Pfizer Announces Breakthrough With Vaccine

RMHS Science Teachers Weigh In

Pfizer Announces Breakthrough With Vaccine

Catherine Adams ('21) and Ella Ramos ('21)

Pfizer, a pharmaceutical company, announced last week a promising breakthrough with a 90% success rate for their vaccine trials as the desperate race for a coronavirus vaccine continues.

With a recent large spike in cases per day, the United States may be seeing another wave of the coronavirus as we head into the winter. Many people are fearful for the worst, but scientists are on our side to help with reassurance. The new possible vaccine is a surprise and hopefully a relief for the American people. With it being fast tracked, many are skeptical about the possible side effects and credibility of the company and drug. Though it could prove as a breakthrough for the world as we know, if it’s rushed there can be grave consequences.

The thing that makes the virus so infectious, might turn out to be its undoing in terms of vaccine development…”

— Mr. Albright, RMHS Science Teacher

 

“Today is a great day for science and humanity. The first set of results from our Phase 3 COVID-19 vaccine trial provides the initial evidence of our vaccine’s ability to prevent COVID-19,” said Dr. Albert Bourla, Pfizer Chairman and CEO in an press release on the company’s website. “We are reaching this critical milestone in our vaccine development program at a time when the world needs it most with infection rates setting new records, hospitals nearing over-capacity and economies struggling to reopen. With today’s news, we are a significant step closer to providing people around the world with a much-needed breakthrough to help bring an end to this global health crisis.”

Right now, clinical trials are still in progress. But, Pfizer reported the 43,538 participants have showed no serious safety concerns. Dr. Anthony Fauci, the U.S. government’s top infectious-disease expert said in an interview with CNN’s Jake Tapper, “If we get the overwhelming majority of people taking the vaccine, and you have on the one hand an effective vaccine, on the other hand, a high degree of uptake of the vaccine, we could start getting things back to relative normal as we get into the second and third quarter of the year, where people can start thinking about doing things that were too dangerous just months ago.”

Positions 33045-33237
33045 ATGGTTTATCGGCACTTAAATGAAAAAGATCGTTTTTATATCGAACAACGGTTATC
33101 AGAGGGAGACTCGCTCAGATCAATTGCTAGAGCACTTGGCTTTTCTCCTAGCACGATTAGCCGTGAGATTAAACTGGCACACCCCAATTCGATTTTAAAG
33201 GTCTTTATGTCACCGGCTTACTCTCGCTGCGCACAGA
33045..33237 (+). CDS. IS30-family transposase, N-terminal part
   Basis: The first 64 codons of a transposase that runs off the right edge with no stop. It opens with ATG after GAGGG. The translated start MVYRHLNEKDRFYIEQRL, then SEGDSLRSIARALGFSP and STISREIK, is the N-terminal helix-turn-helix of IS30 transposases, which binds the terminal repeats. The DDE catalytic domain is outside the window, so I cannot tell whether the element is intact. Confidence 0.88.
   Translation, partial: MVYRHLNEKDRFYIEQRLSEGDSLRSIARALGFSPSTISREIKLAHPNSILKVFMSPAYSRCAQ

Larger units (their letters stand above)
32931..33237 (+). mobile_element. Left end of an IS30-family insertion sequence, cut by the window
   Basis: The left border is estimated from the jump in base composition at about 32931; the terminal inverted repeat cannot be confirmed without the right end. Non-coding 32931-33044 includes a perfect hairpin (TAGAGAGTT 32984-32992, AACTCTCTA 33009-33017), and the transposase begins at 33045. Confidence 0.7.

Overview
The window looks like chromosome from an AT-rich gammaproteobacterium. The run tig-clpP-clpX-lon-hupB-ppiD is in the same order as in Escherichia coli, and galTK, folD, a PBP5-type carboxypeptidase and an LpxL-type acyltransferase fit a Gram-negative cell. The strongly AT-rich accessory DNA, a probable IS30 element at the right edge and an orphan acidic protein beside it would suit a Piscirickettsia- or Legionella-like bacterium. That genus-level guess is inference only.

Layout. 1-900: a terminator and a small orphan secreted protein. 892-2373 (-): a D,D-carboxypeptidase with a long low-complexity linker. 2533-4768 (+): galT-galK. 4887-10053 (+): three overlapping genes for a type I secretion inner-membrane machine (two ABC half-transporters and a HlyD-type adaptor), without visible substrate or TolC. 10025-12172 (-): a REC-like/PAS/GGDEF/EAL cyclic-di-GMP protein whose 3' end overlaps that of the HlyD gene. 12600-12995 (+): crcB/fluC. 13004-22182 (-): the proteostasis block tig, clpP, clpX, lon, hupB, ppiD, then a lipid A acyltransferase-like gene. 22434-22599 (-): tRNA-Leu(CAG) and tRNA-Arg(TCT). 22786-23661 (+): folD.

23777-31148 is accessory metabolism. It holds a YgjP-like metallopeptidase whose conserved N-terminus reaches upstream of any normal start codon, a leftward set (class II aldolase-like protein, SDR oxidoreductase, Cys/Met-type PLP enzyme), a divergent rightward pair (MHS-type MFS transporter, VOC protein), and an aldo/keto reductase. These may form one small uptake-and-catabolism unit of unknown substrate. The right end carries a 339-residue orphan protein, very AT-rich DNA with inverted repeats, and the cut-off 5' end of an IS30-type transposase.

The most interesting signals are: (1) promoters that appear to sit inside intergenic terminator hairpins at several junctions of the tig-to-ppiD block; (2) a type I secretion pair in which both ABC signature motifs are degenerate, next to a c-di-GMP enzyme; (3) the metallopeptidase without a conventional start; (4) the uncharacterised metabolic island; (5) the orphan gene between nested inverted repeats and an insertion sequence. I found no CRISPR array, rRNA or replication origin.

As the Reading community has recently gone back to school and contracted more cases, how are staff and students feeling?

Despite the high success rate, the widespread availability of the vaccine could still be a year away.”

— Mr. McIntire, RMHS Science Teacher

 

Science teacher, Mr. Albright shared, “From what I understand, much of the targeted area for vaccination is the spike protein, the structure that allows the virus to infect cells, which appears to be very mutationally stable. The thing that makes the virus so infectious, might turn out to be its undoing in terms of vaccine development, which also bodes well for maintaining effectiveness.”

“Despite the high success rate, the widespread availability of the vaccine could still be a year away.” Physics teacher, Mr. McIntire shared, “That said, I think the high success rate means that every effort will be made to move it through the FDA approval phases as efficiently as possible. Also, with vaccines a longitudinal study (over many years) is needed to truly assess the success of the vaccine, but it doesn’t seem to me that the accelerated track to FDA approval is reckless.”

For RMHS students, this could possibly be the start of a long chain towards a normal year. Senior Sophia Sinagra shared, “I think that if a vaccine becomes readily available to the public then things should be able to return to how it was, but I think in order for that happen everyone has to wear masks and socially distance until the vaccine is ready for people to take.”

As Reading Memorial High School students and staff continue their in person classes, many are concerned about the possibility of contracting the disease. As we don’t have access to a vaccine yet, students and teachers are doing the best to maintain a clean environment. New traditions have been created like sanitizing desks in between classes, sitting six feet apart from each other, seeing half your class on the smartboard, and much more. But how long will we need to rely on these traditions before we are secured with a vaccine or other possibility?